NEW YORK (AP) -- Shares of Tesla Motors Inc. dropped in pre-market trading Wednesday after the electric car maker reported disappointing third-quarter results.
The company announced after the market closed Tuesday that it sold about 5,500 Model S sedans in the quarter. That was a record for the Palo Alto, Calif.-based company but failed to rev the engines of some analysts who were looking for more. Barclays had predicted the company would deliver 5,820 cars.
CEO Elon Musk told analysts that production was held back by a tight supply of batteries, but that a recent agreement with Panasonic Corp. should boost shipments, and the company is considering building its own battery plant.
The shares slid $19.81, or 11.2 percent, to $157 before Wednesday's opening bell.
Shares closed at $176.81 Tuesday before the results were released. The stock has zoomed up more than 400 percent this year as Tesla turned a profit and won raves for the Model S, which starts at $70,000.
Tesla reported a third-quarter loss of $38.5 million, or 32 cents per share, on revenue of $431 million. Analysts had expected income of 8 cents per share on revenue of $547.5 million, according to FactSet.
Tesla said that using figures that don't conform with normal accounting principles it would have beaten expectations with earnings of 13 cents per share and revenue of $602.5 million. Those numbers give Tesla full credit for a lease up front, while the generally accepted accounting principles, or GAAP rules, require the money to be booked over the course of the lease.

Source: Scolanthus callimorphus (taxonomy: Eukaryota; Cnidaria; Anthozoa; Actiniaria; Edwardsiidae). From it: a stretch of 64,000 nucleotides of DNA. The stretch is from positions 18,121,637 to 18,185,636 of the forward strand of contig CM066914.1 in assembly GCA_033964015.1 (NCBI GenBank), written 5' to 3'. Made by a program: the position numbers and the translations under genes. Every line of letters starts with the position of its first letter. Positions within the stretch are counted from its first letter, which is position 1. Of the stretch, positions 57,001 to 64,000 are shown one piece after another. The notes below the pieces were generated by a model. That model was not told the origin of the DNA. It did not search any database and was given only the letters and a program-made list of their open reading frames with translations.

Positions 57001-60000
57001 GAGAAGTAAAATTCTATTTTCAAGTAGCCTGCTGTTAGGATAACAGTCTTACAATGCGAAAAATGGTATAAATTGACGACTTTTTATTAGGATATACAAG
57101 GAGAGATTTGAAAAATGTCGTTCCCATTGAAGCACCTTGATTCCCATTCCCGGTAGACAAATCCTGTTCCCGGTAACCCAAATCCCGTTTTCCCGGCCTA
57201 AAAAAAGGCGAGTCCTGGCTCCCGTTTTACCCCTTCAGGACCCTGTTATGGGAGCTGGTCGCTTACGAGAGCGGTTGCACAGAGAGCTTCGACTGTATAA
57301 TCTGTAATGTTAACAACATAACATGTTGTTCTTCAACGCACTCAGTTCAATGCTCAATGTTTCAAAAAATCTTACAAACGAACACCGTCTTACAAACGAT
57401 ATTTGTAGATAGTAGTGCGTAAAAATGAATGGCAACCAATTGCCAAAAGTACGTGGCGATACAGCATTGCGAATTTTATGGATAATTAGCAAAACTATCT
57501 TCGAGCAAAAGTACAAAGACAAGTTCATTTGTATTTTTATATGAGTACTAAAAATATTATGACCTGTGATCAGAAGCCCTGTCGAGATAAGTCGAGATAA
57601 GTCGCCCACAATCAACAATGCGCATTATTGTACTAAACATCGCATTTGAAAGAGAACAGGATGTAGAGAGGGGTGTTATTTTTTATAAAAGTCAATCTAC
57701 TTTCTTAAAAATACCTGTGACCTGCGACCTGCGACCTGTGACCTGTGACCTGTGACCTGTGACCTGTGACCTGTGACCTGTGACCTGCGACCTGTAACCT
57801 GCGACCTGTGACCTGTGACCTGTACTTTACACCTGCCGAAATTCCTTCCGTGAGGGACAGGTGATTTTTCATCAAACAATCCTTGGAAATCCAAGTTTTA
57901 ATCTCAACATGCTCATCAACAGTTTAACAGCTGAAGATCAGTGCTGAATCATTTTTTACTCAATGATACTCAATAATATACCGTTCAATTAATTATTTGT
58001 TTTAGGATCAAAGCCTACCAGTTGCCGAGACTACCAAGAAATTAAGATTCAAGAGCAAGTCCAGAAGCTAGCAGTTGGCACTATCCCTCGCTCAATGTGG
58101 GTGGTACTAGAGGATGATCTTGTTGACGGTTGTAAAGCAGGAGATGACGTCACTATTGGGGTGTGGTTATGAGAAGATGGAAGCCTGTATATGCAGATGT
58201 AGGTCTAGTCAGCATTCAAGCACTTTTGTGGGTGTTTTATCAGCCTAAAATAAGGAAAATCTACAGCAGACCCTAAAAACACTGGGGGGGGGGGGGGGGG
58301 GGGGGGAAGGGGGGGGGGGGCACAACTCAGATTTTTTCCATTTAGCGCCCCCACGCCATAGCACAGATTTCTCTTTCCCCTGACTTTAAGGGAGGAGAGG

Stifel analyst James Albertine said the adjusted numbers still fell short of his expectations, and he questioned the company's strategy of aiming for broader market appeal. He called Tesla "an exceptional start-up luxury auto manufacturer" and said the stock could be a longer-term investment, but not at the current price-to-earnings multiple.
"We are skeptical given (Tesla's) desire to be more than a niche luxury manufacturer by developing a sub-$50k price point (electric car) when the market has shown no appetite, in our opinion, for such a product," he added in a note to clients. "Competition is also looming, so development time will come under pressure, which could drive operational mis-steps."
Jefferies analyst Elaine Kwei was more sanguine, saying that some might have been disappointed in the third-quarter numbers, but she considered it "another quarter of remarkable progress since volume deliveries of the Model S began one year ago."
Kwei said demand for the company's cars exceeds supply. "With a technology advantage, desirable and differentiated products, and proven execution, we think we're only scratching the surface of things to come," she wrote.